Thirteen years ago, former gore auteur and monster enthusiast Peter Jackson brought The Lord of the Rings to the mainstream with his celebrated adaptation of J.R.R. Tolkien’s landmark fantasy novels. Even today, the films are looked at as something of a miracle; no one guessed that a trilogy of pictures about Elves, Dwarves, Orcs, dark lords, swords, and occasional sorcery might end up being hugely successful on both critical and commercial levels, or that they might wind up nearly taking a clean sweep of the Academy Awards in 2004.

Fast forward to 2012, and Jackson’s three-film screen version of The Hobbit, Tolkien’s first novel, have met with comparatively less rapturous applause and increasingly shrinking box office rewards. Maybe their chillier reception is a symptom of just how much the Lord of the Rings movies achieved in the aughts; then again, maybe Jackson’s passion for Middle-Earth has waned in the intervening decade between the release of The Return of the King and The Hobbit: An Unexpected Journey, a movie he didn’t even plan on directing to begin with.

Whatever the case may be, fans and critics aren’t the only ones who see a difference between the Lord of the Rings and Hobbit films: Viggo Mortensen, Aragorn himself, thinks Jackson’s new set of Tolkien pictures are too overwhelmed by their special effects. Mortensen is currently doing the rounds at Cannes, where he took the opportunity to sit down for an interview with the The Telegraph to discuss his latest film, The Two Faces of January. During their chat, the topic of Lord of the Rings came up, which led into a frank and unflattering discussion of The Hobbit, as well as Jackson’s proclivities toward CGI.

Put in short, Viggo isn’t too impressed with The Hobbit‘s overindulgence of computerized effects work. Here’s the full quote from Mortensen:

Also, Peter was always a geek in terms of technology but, once he had the means to do it, and the evolution of the technology really took off, he never looked back. In the first movie, yes, there’s Rivendell, and Mordor, but there’s sort of an organic quality to it, actors acting with each other, and real landscapes; it’s grittier. The second movie already started ballooning, for my taste, and then by the third one, there were a lot of special effects. It was grandiose, and all that, but whatever was subtle, in the first movie, gradually got lost in the second and third. Now with The Hobbit, one and two, it’s like that to the power of 10.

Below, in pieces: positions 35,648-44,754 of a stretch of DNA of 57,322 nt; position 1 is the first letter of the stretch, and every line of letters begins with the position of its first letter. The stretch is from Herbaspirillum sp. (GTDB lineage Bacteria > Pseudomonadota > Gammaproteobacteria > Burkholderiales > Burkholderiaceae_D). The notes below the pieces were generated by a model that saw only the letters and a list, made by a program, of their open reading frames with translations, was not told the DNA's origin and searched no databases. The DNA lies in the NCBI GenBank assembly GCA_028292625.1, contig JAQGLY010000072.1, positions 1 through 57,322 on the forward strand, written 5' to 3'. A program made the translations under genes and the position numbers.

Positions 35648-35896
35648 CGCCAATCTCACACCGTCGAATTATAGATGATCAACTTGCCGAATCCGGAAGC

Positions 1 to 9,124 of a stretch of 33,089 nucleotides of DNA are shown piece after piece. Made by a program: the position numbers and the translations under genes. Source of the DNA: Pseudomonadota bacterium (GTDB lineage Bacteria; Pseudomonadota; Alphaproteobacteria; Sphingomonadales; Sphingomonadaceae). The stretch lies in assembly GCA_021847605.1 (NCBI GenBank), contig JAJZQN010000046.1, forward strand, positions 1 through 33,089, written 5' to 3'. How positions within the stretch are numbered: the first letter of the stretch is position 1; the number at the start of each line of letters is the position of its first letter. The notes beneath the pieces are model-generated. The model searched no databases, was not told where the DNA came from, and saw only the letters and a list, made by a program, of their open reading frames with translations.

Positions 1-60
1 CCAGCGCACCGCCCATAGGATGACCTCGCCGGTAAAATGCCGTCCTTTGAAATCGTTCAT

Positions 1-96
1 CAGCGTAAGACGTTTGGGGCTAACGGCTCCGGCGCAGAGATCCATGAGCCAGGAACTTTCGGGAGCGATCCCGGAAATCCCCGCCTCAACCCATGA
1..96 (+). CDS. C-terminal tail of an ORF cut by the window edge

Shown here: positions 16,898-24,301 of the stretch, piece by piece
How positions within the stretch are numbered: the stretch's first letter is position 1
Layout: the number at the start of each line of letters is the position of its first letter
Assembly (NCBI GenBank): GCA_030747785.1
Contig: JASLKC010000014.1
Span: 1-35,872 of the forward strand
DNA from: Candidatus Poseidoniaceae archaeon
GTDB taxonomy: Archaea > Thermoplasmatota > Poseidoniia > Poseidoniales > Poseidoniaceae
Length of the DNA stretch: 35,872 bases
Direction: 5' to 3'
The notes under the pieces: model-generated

Jackson fans are probably sharpening their Barrow-blades for Viggo already. But the once and future king of Gondor isn’t repudiating Jackson’s style as much as he’s quietly critiquing it; his comment is phrased gently and stated with class. For Viggo, this is a matter of taste and preference. Given his post-Rings role choices (which include a trio of more character-heavy dramas from Canadian director David Cronenberg, with A History of Violence, Eastern Promises, and A Dangerous Method), it’s easy to see where he’s coming from.

Does he have a point, though? There is a lot of CGI in both Hobbit films, and in places where Jackson would have used practical effects over a decade ago, but the key to Viggo’s remark might be his opening line. Jackson has indeed always been obsessed with technology and with FX, from his early days directing bad taste B-horror classics like Dead Alive and, well, Bad Taste, to his last pre-Rings effort, The Frighteners; the man loves his toys and it shows, though perhaps not always for the better. But as Viggo acknowledges, that emphasis on FX is apparent in his scrappier, DIY productions to the films that he’s known for making today.

So the Jackson we know today isn’t really all that different from the Jackson who built a cult following out of New Zealand nearly thirty years ago. The only real change is that he has money and clout now, which means greater access to state of the art tools to create his effects. Even if the results don’t always pan out, nobody can really say that the Jackson of 2014 is a fundamentally different filmmaker than the Jackson of 1987, no matter how much CGI he decides to use in his later-day projects.

Viggo’s comment probably won’t make him very popular among the Jackson faithful – it looks like he’s biting the hand that fed him, even if he isn’t – but given how much more PJ has come to rely on CG effects with The Hobbit films versus the Rings films, perhaps it’s not totally unwarranted, either.

The Hobbit: The Battle of the Five Armies hits theaters on December 17th, 2014.

Source: The Telegraph